Marion Murphy Van Der Veen’s net worth, biography, fact, career, awards and life story

Marion Murphy Van Der Veen Wiki – Marion Murphy Van Der Veen Biography

Marion Murphy Van Der Veen is the wife of Michael Van der Veen, an American attorney who specializes in criminal and personal injury law. He represented former president Donald Trump during his second impeachment trial in the United States Senate.

She is serving as the Secretary-Treasurer at The Lerro Corporation as per her LinkedIn Profile. The company is a technology leader that has excelled at helping clients utilize innovation to their best advantage. Today, Lerro is the industry’s most trusted integrator of multi-format, broadcast-quality video technology. From design to equipment, to installation, training, and support we are experts in providing our customers with video systems that perfectly fit their needs.

Marion Murphy Van Der Veen Age

Marion Murphy Van Der Veen’s age is unknown.


Van der Veen is married to a woman named Marion. The couple has two daughters and resides in Chester County, Pennsylvania.

Trump Impeachment Lawyer

Trump is being represented by three lawyers for his second impeachment trial which accuses him of allegedly inciting the deadly Capitol riot. Trump’s new defense team was assembled last minute after another group formed by South Carolina GOP attorney Butch Bowers quit.

Michael Van der Veen is the founder of the Philadelphia law firm van der Veen, O’Neill, Hartshorn, and Levin. H specializes in personal injury and is best known for his local radio ads in Philadelphia. He has led a number of high-profile cases, excelling in both civil litigation and criminal defense.

Van der Veen is a member of the bar in Illinois, Pennsylvania, and New Jersey and is also the treasurer of the Philadelphia Trial Lawyers’ Association, according to his website.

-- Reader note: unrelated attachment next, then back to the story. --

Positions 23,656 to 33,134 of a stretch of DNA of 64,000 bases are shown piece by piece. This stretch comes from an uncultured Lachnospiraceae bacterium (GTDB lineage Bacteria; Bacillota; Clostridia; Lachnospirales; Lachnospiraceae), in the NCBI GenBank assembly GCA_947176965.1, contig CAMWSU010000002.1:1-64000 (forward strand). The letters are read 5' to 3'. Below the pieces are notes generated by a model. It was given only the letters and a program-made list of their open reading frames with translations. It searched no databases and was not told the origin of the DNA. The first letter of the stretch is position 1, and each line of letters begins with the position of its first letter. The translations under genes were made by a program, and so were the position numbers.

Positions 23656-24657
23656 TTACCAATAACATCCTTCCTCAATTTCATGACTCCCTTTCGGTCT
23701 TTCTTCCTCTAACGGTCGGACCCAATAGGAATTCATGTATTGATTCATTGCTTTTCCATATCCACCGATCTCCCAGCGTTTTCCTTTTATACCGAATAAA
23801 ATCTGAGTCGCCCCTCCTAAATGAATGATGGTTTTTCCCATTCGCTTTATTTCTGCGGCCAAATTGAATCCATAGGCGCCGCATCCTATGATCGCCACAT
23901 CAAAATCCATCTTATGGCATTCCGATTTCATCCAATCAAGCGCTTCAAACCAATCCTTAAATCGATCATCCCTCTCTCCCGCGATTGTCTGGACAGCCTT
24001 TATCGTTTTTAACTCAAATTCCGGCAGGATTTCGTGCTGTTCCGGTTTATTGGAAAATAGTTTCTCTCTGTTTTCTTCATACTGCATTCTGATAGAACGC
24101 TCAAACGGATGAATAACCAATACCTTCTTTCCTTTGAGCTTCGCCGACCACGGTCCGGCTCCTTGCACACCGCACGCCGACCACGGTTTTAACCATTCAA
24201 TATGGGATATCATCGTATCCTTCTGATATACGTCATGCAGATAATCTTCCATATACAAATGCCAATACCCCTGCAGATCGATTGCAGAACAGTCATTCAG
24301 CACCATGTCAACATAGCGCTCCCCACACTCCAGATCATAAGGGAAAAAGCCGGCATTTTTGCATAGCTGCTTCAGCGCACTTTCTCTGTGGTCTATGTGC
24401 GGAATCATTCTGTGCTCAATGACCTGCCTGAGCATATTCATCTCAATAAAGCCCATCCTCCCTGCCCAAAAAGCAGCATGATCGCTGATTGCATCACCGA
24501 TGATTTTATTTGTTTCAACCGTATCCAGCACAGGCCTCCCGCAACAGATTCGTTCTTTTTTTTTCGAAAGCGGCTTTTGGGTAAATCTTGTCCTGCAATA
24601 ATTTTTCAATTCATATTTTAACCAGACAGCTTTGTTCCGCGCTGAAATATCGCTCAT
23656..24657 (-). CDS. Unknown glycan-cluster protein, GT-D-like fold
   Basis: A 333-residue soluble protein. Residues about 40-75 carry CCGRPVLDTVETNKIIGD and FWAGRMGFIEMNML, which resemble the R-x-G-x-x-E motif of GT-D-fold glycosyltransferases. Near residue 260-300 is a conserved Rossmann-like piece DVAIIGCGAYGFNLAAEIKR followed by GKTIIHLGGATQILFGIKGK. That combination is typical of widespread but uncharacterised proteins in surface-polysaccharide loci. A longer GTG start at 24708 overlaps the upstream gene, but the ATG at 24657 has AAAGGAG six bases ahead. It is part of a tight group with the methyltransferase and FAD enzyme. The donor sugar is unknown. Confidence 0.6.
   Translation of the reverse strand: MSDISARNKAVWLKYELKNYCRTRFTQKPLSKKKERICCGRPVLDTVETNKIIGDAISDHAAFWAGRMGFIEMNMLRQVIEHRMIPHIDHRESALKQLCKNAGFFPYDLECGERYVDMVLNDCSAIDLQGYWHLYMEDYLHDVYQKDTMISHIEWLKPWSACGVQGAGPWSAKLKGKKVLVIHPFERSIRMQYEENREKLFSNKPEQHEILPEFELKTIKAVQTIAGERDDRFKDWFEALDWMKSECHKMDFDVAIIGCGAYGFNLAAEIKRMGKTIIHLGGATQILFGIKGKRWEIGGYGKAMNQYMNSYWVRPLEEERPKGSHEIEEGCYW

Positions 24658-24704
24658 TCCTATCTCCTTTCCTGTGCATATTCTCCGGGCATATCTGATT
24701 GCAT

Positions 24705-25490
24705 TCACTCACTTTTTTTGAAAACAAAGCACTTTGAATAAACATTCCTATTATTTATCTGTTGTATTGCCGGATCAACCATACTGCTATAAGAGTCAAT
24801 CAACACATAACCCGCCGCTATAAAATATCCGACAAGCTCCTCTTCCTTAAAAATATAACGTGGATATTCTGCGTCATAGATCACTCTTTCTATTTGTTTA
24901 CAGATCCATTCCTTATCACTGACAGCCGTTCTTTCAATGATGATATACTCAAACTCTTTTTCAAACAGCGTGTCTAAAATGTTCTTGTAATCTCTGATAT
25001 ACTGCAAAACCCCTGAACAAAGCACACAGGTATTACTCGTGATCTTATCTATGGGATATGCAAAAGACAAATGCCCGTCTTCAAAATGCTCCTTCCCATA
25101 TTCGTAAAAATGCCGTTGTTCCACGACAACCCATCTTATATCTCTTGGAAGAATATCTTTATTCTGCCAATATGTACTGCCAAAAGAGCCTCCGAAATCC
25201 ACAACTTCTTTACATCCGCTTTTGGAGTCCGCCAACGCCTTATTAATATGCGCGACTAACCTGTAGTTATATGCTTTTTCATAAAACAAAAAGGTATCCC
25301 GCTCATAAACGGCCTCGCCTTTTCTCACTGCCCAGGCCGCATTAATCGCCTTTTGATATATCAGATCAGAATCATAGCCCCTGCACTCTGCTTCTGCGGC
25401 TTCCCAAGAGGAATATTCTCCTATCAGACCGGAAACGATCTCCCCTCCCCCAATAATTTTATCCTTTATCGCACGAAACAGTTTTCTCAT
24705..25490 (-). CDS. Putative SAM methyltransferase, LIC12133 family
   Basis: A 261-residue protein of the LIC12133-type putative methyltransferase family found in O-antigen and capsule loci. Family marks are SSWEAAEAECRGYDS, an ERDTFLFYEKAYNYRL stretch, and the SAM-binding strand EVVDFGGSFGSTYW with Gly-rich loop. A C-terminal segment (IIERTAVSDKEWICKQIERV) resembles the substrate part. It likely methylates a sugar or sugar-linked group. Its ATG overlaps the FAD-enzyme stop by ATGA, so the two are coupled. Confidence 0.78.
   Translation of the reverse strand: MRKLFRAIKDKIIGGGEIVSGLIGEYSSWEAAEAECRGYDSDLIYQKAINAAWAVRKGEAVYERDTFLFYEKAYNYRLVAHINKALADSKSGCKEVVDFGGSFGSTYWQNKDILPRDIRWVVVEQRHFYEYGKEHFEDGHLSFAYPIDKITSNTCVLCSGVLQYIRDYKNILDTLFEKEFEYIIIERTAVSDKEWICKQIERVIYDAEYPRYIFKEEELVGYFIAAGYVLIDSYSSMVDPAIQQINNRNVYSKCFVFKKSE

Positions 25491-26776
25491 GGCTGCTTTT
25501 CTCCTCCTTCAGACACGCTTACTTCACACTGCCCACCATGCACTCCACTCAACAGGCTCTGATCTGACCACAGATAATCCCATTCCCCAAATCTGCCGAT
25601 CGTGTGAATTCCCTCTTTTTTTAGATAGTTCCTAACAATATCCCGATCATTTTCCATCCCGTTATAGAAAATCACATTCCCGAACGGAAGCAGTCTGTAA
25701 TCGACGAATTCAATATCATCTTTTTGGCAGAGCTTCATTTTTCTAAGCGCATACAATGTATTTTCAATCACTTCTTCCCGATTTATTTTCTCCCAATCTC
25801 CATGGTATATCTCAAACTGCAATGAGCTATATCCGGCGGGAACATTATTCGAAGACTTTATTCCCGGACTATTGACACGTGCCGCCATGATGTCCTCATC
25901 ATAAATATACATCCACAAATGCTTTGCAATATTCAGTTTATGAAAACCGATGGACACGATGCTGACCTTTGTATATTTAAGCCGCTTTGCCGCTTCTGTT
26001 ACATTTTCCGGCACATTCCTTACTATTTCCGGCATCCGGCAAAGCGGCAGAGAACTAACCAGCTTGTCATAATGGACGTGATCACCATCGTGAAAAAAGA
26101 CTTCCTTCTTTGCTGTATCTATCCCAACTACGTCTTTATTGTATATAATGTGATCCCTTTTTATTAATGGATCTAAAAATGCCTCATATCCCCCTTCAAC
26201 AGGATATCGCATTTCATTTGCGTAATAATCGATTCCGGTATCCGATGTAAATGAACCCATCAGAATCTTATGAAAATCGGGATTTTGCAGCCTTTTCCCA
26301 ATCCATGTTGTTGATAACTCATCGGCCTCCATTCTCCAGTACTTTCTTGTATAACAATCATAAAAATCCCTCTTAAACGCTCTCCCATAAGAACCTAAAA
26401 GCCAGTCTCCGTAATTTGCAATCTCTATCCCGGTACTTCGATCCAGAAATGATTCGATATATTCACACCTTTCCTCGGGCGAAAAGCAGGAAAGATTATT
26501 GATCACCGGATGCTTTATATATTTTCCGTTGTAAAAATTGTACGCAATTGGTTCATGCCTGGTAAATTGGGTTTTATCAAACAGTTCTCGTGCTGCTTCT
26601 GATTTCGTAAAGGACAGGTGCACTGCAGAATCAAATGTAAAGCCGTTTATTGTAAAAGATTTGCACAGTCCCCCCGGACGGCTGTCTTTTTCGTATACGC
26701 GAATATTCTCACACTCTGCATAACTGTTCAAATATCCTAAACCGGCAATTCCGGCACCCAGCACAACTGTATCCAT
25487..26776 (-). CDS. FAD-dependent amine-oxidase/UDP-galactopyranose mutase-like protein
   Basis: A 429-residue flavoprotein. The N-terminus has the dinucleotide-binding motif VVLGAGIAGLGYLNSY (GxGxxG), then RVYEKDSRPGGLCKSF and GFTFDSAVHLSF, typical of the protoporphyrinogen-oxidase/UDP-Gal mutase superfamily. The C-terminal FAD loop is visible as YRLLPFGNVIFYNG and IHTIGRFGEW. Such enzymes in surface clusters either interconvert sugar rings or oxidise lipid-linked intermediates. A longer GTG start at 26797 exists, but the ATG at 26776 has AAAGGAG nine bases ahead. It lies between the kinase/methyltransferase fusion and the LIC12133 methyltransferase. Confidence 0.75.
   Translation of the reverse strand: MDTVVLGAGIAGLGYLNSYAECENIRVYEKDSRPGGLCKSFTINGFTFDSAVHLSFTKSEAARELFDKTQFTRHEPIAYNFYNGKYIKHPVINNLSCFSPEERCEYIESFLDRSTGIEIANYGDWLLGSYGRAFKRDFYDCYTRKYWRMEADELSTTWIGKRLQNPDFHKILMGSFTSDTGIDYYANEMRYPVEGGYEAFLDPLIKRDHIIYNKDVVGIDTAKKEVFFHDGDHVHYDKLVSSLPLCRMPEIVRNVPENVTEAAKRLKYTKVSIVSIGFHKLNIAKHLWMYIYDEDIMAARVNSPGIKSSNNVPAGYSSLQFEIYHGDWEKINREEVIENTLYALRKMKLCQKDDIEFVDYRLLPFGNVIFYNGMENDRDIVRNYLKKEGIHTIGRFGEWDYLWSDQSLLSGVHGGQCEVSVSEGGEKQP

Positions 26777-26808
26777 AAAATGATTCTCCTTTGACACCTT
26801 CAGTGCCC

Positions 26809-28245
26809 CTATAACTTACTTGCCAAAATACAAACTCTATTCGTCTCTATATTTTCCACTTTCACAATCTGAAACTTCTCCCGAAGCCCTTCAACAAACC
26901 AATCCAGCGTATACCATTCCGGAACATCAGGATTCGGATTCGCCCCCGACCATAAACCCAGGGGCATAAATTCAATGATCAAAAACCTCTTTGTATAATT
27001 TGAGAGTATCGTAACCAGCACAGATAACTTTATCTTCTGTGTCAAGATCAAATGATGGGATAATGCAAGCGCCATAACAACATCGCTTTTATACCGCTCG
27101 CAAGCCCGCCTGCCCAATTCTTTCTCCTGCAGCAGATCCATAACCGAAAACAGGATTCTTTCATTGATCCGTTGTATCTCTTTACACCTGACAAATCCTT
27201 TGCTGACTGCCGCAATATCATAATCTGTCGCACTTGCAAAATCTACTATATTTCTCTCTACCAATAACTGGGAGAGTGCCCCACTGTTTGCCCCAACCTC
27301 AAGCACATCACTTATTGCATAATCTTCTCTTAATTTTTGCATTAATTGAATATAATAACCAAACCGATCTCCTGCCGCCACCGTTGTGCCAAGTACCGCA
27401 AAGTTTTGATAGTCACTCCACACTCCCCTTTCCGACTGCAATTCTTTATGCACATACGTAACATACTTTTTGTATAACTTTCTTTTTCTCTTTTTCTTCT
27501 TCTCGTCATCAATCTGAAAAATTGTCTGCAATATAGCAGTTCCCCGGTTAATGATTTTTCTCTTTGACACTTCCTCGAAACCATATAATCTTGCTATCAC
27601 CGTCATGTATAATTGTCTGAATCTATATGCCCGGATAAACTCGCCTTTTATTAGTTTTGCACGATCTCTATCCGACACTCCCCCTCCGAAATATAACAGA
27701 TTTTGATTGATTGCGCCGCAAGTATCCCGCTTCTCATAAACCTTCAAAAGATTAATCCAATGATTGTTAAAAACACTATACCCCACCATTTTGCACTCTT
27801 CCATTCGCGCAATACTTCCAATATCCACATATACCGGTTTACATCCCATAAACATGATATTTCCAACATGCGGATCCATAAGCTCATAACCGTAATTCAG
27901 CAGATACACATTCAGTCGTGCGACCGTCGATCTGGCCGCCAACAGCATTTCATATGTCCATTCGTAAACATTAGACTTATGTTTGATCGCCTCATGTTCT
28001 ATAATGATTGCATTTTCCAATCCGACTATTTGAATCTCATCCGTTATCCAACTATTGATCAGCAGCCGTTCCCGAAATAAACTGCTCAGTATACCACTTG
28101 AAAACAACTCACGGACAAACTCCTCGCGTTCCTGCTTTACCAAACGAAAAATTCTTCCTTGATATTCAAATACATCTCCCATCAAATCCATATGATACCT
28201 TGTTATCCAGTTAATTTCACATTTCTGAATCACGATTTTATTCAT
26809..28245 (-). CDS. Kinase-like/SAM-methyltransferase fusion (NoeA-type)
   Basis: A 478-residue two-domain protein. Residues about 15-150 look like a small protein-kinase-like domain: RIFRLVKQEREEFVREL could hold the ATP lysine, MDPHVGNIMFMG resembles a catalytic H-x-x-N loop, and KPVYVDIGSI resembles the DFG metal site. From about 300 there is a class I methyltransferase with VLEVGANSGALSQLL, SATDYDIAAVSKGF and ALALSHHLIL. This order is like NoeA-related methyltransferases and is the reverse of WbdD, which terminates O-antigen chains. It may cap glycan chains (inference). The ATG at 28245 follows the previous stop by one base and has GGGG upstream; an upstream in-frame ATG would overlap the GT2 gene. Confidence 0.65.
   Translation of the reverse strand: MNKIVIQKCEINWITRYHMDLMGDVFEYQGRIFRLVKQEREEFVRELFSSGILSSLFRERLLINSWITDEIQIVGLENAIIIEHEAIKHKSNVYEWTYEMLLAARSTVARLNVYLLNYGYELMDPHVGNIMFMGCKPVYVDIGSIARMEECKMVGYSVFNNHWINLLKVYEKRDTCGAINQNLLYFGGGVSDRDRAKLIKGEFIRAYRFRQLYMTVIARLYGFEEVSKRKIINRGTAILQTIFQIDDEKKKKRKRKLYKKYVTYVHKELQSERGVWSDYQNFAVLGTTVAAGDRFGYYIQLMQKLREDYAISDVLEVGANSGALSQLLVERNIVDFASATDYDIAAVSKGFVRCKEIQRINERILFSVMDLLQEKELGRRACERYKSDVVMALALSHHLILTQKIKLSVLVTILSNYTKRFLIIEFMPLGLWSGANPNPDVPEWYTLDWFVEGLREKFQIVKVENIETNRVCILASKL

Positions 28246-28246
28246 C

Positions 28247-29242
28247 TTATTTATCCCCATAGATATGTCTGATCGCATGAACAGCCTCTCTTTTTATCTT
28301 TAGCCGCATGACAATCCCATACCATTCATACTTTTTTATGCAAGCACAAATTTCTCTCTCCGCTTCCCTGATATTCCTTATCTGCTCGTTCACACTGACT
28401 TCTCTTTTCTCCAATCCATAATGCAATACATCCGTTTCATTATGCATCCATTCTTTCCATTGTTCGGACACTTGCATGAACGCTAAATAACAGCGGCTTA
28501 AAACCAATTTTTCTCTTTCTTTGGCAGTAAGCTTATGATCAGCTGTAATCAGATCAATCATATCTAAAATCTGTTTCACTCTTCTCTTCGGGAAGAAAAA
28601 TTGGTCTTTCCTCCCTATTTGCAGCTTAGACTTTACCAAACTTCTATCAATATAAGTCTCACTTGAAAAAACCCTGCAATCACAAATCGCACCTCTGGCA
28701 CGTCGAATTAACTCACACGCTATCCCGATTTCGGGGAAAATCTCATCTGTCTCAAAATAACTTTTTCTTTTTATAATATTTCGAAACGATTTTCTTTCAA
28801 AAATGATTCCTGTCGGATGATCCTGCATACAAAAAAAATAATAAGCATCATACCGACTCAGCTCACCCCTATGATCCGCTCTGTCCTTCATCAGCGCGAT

According to Trump’s lawyers, you are clearly an idiot.

In actual fact, the former president was impeached for using the word “fight” – a crime committed by everyone in Congress and a good number of other people you might know.

Madonna, for instance. Johnny Depp too. Seriously, America. If it’s OK for Madonna to talk about fighting, or voguing, or being a material girl, what’s the big deal?

If the star of Pirates of the Caribbean can talk about walking the gangplank or shivering his timbers, then who is to deny our beloved former president the right to also don an eyepatch and wave a cutlass in our general direction?

There was lots of video on the day of the greatest Trump lawyering of all. Mostly the same video, played over and over again, sometimes two or three times in quick succession like a Max Headroom compilation of politicians saying the word “fight”.

There was President Biden and Vice-President Harris. There were a bunch of former Democratic presidential candidates. Also some House impeachment managers.

The only challenge for Trump’s lawyers is that none of them led to an insurrection. None of them urged a mob to storm Congress. None of them timed their fight song for the precise moment when elected officials were carrying out their constitutional duty to certify an election’s results.